Yes. I think so. He had a lot of material for it. I think we will definitely do something with it because I think John would like me to do that.

Unfortunately, this isn’t the first time you’ve lost a friend and collaborator as Chris Squire died in 2015 and Greg Lake dies last year. Do you still find yourself looking over and expecting to see Chris during a Yes show?

Yes. I guess it’s the age we’re all getting to. It’s part of life. But it’s been a particularly tough time with losing Chris and my good friend Keith Emerson and Greg Lake at the end of last year. It’s been a tough time. Maybe we just have to say “That’s life” and just get on, you know? It doesn’t make it any more palatable. John and I have been writing songs together for what seems like forever and that’s something no one’s going to be able to take away from me nor John’s legacy.

The first Asia album came along at an interesting time in music — new wave was happening and radio was changing. Are you still surprised by how big that album was?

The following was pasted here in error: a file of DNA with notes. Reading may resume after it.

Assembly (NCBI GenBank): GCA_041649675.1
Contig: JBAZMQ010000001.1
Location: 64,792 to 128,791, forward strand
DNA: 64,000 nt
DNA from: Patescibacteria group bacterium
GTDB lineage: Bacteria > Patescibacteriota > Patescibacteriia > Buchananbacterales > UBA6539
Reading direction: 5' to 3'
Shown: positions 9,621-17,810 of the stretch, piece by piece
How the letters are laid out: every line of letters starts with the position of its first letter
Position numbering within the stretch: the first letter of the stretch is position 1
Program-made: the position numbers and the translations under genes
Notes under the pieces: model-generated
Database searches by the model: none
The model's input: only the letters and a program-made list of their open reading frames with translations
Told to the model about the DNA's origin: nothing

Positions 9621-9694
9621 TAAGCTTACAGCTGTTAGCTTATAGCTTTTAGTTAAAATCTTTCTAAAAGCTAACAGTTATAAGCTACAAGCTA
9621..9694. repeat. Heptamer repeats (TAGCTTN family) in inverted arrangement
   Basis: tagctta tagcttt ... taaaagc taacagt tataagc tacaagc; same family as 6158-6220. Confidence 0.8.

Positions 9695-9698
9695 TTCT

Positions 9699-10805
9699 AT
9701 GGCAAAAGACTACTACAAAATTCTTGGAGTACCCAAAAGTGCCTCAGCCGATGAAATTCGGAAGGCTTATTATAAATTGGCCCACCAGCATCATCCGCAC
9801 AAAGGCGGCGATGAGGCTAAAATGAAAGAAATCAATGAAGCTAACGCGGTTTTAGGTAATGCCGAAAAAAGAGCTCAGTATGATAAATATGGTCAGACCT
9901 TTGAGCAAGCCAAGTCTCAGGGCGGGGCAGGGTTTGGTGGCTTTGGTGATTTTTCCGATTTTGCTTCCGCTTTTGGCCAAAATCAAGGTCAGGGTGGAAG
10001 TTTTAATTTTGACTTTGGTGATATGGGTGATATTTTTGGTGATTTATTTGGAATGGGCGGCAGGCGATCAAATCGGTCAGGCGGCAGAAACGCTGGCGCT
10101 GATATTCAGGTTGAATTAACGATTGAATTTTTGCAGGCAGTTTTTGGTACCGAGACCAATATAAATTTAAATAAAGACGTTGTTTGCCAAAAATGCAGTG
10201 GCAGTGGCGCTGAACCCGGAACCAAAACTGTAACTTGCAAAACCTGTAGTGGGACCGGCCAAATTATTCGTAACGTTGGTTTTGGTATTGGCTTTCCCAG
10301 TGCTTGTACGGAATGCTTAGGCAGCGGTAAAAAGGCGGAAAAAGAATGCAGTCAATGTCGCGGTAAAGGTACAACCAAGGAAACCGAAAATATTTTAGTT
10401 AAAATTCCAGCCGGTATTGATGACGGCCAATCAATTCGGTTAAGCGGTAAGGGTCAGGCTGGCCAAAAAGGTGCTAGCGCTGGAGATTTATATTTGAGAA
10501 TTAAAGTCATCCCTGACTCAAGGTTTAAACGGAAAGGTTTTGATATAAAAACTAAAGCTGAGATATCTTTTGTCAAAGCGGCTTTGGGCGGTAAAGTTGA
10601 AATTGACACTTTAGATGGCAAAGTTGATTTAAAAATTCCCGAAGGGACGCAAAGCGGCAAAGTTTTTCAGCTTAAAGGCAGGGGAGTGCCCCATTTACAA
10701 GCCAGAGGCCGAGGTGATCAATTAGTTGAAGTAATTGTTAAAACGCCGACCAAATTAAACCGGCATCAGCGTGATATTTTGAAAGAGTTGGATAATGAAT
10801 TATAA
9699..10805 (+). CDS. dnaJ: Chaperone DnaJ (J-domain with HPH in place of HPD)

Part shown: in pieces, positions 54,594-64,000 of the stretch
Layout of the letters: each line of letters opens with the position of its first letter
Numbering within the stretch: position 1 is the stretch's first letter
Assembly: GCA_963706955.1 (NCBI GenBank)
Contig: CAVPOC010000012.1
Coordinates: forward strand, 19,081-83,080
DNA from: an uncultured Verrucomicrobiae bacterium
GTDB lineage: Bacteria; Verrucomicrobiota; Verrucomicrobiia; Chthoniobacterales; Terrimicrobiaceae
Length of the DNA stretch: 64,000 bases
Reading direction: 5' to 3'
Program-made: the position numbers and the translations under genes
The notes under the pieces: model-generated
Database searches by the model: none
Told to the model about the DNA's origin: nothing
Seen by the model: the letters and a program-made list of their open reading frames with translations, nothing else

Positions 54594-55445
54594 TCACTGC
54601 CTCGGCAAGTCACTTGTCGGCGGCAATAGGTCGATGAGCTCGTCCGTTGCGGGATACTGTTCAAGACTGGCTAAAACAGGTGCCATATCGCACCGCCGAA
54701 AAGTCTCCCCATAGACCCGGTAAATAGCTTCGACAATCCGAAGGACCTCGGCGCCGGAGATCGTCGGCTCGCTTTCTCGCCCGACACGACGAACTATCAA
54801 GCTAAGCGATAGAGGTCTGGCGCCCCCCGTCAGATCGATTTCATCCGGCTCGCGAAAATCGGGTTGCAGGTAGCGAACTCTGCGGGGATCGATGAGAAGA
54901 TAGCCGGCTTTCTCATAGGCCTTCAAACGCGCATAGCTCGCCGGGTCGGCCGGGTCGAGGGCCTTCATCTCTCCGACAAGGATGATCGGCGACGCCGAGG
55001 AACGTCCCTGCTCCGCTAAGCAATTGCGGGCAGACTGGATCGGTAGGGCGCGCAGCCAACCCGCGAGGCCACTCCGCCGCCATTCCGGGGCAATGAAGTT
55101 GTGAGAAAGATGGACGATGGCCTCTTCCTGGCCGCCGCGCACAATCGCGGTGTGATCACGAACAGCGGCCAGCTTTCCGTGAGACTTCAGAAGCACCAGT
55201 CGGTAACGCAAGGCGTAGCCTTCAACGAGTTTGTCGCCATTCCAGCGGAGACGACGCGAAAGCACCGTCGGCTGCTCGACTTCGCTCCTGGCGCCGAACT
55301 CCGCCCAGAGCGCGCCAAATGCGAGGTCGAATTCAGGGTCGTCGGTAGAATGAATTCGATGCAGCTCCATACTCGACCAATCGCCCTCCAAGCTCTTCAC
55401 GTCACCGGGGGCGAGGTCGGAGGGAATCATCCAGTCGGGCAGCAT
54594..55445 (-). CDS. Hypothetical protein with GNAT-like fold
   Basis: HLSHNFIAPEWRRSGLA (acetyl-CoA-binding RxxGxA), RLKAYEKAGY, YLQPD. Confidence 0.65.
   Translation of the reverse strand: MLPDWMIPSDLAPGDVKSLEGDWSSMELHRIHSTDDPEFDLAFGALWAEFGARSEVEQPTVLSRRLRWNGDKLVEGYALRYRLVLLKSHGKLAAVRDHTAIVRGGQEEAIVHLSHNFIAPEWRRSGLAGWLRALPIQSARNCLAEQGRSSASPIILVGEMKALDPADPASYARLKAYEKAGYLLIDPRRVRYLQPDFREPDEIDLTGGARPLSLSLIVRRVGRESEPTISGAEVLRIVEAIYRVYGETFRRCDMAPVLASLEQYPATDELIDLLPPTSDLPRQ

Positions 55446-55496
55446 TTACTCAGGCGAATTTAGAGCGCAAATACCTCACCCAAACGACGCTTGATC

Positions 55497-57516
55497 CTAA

It took us by surprise because we hadn’t expected to anything like that. In many ways, we were just taking it easy. We certainly thought the album was good, but the snowball effect that happened since that album was released was pretty incredible.

You also made another one of my favorite records — The Buggles “The Age of Plastic” — which was also a very groundbreaking album and is etched in pop culture. Are you still fond of the work you did with Trevor Horn?

Oh absolutely. We still talk quite a bit. I’ve had the privilege of working with some of the top people in music. I think Trevor and I may want to do something with The Buggles in the future.